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John Brandon Posted: Dec 01, 2010 0 comments

A smooth workflow makes the job of photography feel more like a passion. You release the shutter button and next thing you know you’re holding a framed comp for a client.

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Jon Canfield Posted: Nov 01, 2010 0 comments

The latest version of Lightroom is coming into full use as more and more plug-ins and export options come into play. This month Jon Canfield takes a look at the essential ingredients; next month we have another opinion about the latest version of Lightroom that takes a different point of view.

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Howard Millard Posted: Oct 01, 2010 0 comments

The onOne FocalPoint 2 plug-in software offers you a powerful option to speed and simplify the process of controlling focus “post exposure.”...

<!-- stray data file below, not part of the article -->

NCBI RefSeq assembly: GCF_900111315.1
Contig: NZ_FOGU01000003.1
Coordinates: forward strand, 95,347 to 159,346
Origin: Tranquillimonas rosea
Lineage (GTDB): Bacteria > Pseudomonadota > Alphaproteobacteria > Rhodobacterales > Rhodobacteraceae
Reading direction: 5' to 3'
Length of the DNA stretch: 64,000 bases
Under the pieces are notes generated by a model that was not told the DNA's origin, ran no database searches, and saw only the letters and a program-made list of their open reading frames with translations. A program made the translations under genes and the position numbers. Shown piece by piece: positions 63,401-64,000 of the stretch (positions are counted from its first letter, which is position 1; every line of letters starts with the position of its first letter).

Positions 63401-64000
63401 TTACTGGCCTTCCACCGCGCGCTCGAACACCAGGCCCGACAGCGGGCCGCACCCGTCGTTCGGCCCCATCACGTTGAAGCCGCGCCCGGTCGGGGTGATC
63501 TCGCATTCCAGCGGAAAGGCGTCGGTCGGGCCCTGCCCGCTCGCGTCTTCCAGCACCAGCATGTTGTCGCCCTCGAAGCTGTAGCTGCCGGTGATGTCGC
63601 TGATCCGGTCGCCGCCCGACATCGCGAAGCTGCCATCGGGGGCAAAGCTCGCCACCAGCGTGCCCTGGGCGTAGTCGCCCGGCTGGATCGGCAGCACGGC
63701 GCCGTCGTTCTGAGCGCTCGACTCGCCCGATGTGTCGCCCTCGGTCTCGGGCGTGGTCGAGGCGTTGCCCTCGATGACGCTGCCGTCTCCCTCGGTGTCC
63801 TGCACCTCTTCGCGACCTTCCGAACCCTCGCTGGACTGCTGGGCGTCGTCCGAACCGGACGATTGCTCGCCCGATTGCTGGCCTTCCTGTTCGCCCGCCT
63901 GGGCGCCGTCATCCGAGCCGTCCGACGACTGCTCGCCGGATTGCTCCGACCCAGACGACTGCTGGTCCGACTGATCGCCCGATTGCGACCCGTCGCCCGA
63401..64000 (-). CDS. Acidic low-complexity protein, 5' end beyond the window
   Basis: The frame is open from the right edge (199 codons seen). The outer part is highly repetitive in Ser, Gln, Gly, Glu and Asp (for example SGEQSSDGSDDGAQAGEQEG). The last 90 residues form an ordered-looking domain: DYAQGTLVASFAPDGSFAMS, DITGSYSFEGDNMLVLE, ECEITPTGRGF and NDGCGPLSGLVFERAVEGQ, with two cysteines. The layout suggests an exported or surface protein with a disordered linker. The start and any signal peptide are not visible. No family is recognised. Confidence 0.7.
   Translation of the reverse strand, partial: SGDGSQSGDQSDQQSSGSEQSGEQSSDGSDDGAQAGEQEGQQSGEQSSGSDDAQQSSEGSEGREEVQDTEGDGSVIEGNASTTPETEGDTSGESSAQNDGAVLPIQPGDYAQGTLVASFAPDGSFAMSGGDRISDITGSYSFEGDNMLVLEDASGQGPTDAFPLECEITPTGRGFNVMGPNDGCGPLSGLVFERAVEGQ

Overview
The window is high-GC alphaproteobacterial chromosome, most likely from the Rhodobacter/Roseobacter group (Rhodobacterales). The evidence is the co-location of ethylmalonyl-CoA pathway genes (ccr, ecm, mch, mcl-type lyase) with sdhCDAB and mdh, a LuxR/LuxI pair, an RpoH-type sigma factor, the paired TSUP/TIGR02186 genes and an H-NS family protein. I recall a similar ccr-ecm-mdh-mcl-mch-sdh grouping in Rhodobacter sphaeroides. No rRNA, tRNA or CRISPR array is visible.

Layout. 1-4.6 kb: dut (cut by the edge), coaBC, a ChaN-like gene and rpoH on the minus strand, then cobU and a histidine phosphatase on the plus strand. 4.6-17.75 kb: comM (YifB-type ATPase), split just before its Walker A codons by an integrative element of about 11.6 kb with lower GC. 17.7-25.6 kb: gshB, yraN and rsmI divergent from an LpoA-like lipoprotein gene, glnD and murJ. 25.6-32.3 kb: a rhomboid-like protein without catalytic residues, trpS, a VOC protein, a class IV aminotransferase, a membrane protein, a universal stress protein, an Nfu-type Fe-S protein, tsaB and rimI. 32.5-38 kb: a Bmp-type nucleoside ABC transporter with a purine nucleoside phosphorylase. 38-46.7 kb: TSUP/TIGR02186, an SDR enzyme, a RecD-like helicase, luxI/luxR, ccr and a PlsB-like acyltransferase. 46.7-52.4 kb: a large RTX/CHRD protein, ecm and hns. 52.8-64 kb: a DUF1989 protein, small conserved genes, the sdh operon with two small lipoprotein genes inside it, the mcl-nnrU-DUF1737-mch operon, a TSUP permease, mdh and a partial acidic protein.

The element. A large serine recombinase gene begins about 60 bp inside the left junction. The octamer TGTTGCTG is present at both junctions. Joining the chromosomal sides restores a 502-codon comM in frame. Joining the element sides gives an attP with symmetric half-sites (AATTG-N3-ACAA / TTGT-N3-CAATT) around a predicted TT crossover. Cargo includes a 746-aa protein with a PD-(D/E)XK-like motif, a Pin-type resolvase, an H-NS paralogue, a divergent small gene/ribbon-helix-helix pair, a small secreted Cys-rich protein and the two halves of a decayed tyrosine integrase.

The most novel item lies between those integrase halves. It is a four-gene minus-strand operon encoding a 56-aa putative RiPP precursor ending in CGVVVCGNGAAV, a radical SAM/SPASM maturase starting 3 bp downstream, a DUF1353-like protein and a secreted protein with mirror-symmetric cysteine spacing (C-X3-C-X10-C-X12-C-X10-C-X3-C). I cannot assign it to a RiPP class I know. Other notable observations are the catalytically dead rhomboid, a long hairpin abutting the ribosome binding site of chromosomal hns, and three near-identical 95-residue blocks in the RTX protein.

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George Schaub Posted: Oct 01, 2010 0 comments

The idea of loading an image and pushing a button and seeing what happens may be anathema to some photographers, but for certain images where you might want an extra-special touch done easy it might just do the trick.

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Jon Canfield Posted: Oct 01, 2010 0 comments

“The Spyder3Express is the latest incarnation of Datacolor’s monitor calibration hardware. It does one thing—calibrate your display—and does it well.”...

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Howard Millard Posted: Oct 01, 2010 0 comments

Whether you work in Photoshop, Elements, Lightroom, or Aperture, V2 enables you to quickly select the areas you want to change by pointing, clicking, and dragging without the need to create time-consuming selections and masks.

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Anthony L. Celeste Posted: Oct 01, 2010 1 comments

Mystical Focus builds on the success of the Auto FX “Mystical” series of plug-ins, which includes Mystical Lighting and Mystical Tint, Tone, and Color.